Josh Kendall

Mark Kingston, Will Muschamp cut from the same cloth

“You hang up.”

“No, you hang up.”

“No, you hang up.”

That’s not exactly a transcript of new South Carolina baseball coach Mark Kingston’s interviews with Gamecocks athletics director Ray Tanner, but that’s the gist of it.

“We had some long phone calls, not because I was scrutinizing him,” Tanner said Friday when he announced Kingston as the man who now will shoulder the weighty expectations of South Carolina’s baseball program. “We were learning from each other, and a lot of the traits he possesses are important to our program and where we are today.”

More than one of their phone calls lasted longer than an hour, and those were on top of the 13-hour interview process Kingston went through in Columbia.

“I would ask myself, ‘Did I keep him on the telephone or did he keep me on the telephone?’ ” Tanner said.

Tanner talked to a lot of coaches interested in South Carolina’s vacant position after Chad Holbrook’s resignation, and the timing of Kingston’s hiring would suggest that Tanner at least made Florida coach Kevin O’Sullivan officially turn him down following the Gators’ College World Series victory.

In the end, he hired Kingston for the same reason he hired football coach Will Muschamp – it felt right.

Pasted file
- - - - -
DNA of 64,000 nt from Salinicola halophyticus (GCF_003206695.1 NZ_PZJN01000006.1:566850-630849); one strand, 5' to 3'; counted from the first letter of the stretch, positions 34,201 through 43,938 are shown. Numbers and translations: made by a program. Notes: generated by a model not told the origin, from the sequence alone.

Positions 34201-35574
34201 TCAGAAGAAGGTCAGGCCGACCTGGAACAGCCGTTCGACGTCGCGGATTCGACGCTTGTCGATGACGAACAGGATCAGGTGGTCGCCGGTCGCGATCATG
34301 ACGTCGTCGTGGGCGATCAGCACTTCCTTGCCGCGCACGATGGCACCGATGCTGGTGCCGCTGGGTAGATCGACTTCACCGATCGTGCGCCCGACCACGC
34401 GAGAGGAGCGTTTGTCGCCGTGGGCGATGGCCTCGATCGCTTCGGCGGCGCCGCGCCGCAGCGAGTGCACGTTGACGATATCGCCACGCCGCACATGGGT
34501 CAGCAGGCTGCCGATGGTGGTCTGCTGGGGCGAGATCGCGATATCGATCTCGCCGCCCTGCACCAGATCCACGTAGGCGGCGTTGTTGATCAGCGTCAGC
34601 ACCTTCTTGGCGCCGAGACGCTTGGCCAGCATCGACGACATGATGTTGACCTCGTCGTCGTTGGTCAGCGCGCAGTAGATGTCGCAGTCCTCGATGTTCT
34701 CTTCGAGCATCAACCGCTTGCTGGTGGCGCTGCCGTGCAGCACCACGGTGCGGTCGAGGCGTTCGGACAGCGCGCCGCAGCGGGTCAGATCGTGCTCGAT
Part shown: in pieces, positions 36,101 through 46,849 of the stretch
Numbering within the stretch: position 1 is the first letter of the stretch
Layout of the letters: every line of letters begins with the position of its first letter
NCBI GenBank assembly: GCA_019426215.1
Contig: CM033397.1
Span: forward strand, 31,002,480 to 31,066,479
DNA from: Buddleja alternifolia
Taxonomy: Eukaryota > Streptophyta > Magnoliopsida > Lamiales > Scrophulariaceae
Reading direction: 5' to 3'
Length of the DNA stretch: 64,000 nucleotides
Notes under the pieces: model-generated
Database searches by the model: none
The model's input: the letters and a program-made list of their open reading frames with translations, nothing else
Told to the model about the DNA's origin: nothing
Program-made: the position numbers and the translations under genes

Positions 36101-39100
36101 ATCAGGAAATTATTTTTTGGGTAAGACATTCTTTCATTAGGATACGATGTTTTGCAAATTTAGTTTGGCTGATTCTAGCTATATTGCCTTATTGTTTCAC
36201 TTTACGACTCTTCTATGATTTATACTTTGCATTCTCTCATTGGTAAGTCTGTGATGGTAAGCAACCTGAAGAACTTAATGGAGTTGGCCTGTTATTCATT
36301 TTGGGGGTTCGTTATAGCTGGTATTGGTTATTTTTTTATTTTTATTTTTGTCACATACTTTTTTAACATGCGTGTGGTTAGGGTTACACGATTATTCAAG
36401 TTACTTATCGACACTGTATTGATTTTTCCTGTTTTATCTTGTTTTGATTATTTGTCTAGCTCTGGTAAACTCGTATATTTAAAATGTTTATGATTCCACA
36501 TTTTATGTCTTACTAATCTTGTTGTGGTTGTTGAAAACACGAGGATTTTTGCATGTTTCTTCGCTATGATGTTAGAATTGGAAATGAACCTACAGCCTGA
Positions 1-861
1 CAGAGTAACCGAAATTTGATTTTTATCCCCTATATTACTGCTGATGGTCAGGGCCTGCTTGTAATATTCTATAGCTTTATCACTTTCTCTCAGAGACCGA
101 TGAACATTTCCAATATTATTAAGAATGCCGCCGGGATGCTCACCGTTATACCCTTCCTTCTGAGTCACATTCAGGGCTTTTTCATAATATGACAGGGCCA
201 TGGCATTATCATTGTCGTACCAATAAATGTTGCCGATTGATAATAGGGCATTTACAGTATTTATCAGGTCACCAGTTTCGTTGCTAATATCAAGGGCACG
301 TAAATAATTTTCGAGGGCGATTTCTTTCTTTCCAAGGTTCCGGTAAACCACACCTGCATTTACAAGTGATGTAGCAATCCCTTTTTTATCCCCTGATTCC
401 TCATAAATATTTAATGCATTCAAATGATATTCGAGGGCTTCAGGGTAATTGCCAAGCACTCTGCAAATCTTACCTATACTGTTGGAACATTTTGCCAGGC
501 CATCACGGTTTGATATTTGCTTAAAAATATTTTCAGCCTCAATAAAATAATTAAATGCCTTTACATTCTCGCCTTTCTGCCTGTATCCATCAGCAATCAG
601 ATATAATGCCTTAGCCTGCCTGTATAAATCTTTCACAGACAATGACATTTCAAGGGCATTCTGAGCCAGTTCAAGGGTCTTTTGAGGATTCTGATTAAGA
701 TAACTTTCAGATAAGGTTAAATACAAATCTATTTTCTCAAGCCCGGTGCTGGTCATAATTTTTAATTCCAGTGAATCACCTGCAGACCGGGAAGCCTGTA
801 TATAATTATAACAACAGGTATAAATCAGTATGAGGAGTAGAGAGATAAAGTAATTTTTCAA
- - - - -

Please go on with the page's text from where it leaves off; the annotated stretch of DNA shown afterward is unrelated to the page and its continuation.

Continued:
“Whether I did it the right way or not, part of my mission and passion is intensity, and I want to be around coaches with that intensity level to accept challenges and accept expectations, so there were some similarities when you think about those two gentlemen specifically,” Tanner said.

When Muschamp came by to say hello to Kingston prior to the Friday’s news conference, Tanner realized just how much they were alike.

“While they were talking, I was thinking about the process,” Tanner said.

The most important thing Kingston said when he was introduced was, “Great players make great coaches,” and it’s probably the most important thing he said in his phone conversations with Tanner, too.

It’s another similarity with Muschamp. The dominant strand of their DNA is written in recruiting language. For a former coach like Tanner, talking about recruiting speaks to him in a place baseball managers refer to as “the gut.” That’s the tuning fork inside every good skipper that says to leave the left-hander hitter in against the left-handed reliever because he’s got a good feeling about it. It’s the way Tanner managed when he guided the Gamecocks baseball team to back-to-back national titles.

“I was a little bit of a sabermetrics guy, although your data is sometimes not good enough to lean on it 100 percent,” Tanner said, “but I think more than anything else I was a gut guy and I would say in my short tenure as an athletic director, there’s some gut going on there.”

The pattern for Tanner’s coaching hires has been established. He may swing for the fences early in the process, but in the end he’s going to go with his gut.